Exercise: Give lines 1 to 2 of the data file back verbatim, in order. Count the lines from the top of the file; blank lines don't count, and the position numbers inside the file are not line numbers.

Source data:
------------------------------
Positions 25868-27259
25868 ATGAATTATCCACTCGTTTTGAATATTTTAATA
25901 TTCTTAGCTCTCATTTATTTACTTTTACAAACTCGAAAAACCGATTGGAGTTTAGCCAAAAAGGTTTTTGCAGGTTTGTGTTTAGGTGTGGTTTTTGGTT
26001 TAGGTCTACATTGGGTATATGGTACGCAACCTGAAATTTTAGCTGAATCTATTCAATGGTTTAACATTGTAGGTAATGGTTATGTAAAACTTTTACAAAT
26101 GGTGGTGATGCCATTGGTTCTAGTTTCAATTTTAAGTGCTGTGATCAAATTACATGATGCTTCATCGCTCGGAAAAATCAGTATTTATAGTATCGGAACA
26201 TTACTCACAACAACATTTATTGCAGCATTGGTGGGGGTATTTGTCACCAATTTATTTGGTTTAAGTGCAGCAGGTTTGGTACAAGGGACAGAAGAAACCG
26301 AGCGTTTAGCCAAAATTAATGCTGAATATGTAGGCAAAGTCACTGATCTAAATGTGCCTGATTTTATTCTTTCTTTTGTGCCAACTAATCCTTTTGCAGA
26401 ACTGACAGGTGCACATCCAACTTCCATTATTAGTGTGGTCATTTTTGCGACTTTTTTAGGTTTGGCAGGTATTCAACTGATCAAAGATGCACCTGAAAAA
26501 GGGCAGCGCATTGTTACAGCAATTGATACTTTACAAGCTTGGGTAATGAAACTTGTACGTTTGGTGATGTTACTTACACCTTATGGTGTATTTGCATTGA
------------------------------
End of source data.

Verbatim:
Positions 25868-27259
25868 ATGAATTATCCACTCGTTTTGAATATTTTAATA